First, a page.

Second lesson, flows from the first, take your opportunities when they’re there.

Let me tell you the story of a young man who graduated with a very good degree in science – though one of his professors had criticized him as a “lazy dog” -- but could not get a job . He tried to earn money as a tutor. Got nowhere.

His prospects looked so bad that his father wrote to one his professors saying, Can you help my son. He grows more and more unhappy and fears that his career had been completely derailed.

That was Albert Einstein.

Then along came a job in the patent office in Bern. The workload was light and over the course of the summer Einstein wrote five papers that changed the world.  Moral of the story: don’t scoff when you’re offered that job in the patent office in Bern– especially if it affords you the opportunity to do what really interests you.

Of course, this isn’t a hundred percent deal.  You all will have to find the opportunities and balance security versus risk that fit in your own lives and your own character.

Lesson three -- be curious – ask questions.  It’s true whether you’re a researcher or go into business. A few weeks ago Jeff Immelt, the CEO of GE, identified curiosity as one of the key requirements for running a company of the scale and complexity of G.E. Yes, ask the “why” and “how” and “what’s new”  – and the “what ifs” and “why nots.”

The fourth lesson  -- so obvious, but need to be reminded -- is that things really do change.

We’re in a period of extraordinary economic change when proud companies that rode one wave of innovation are being undermined by the next.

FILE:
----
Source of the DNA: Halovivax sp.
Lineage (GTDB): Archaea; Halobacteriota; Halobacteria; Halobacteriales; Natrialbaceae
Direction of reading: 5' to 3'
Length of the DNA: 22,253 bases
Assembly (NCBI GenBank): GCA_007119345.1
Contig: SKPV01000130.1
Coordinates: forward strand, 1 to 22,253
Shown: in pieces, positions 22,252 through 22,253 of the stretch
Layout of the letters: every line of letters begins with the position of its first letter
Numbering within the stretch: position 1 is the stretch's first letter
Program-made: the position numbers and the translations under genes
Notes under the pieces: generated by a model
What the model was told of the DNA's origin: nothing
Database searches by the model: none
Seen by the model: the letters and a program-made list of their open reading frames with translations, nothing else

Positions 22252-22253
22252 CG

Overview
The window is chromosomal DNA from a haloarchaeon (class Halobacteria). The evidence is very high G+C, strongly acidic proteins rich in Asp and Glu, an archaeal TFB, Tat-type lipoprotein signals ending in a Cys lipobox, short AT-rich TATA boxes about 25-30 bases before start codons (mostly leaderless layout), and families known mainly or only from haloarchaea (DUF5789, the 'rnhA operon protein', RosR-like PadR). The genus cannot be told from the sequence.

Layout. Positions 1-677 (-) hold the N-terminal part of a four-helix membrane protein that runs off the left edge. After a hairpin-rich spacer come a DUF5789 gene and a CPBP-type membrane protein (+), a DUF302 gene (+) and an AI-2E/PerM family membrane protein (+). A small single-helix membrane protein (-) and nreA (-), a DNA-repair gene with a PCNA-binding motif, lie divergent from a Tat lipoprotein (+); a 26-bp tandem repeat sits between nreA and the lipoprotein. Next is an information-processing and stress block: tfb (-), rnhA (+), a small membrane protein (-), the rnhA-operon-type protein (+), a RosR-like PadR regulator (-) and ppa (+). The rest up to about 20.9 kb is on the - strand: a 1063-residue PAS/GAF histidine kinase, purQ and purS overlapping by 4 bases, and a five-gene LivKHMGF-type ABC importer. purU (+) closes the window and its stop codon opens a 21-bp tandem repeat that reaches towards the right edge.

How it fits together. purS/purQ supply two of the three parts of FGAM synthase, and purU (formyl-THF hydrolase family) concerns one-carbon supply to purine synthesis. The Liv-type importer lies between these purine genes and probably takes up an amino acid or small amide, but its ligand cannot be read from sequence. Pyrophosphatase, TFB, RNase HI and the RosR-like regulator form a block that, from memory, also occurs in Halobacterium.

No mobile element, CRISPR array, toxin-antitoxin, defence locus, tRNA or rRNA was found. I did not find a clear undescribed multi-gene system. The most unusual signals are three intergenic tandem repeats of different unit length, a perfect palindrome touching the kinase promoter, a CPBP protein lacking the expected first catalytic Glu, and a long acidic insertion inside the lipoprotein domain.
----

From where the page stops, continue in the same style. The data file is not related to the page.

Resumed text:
This is a period that Marc Andreessen, the founder of Netscape and venture capitalist extraordinaire, describes as one in which “software eats everything.”

Try to see the changes early. Try not to be too locked in. Ask the “what ifs?” Try to pick up the signals.  Sometimes you don’t see the future until it knocks you over.

In the energy business, seeing change is a big problem in the energy business.  A great consensus forms in the industry about where things are going, everybody agrees, and people invest and make decisions with great confidence.

The only problem – the world changes – and dramatically.  This is a huge problem for an industry that invests hundreds of billions of dollars with a 20- or 30-year time horizon.

Let me explain: In 2004—that’s just ten years ago—the price of oil was going to be $20 a barrel. Yet, at the time, economic growth in the emerging markets of China and India and others was changing the balance in the global economy, setting oil prices on a trajectory that would them over$100 a barrel.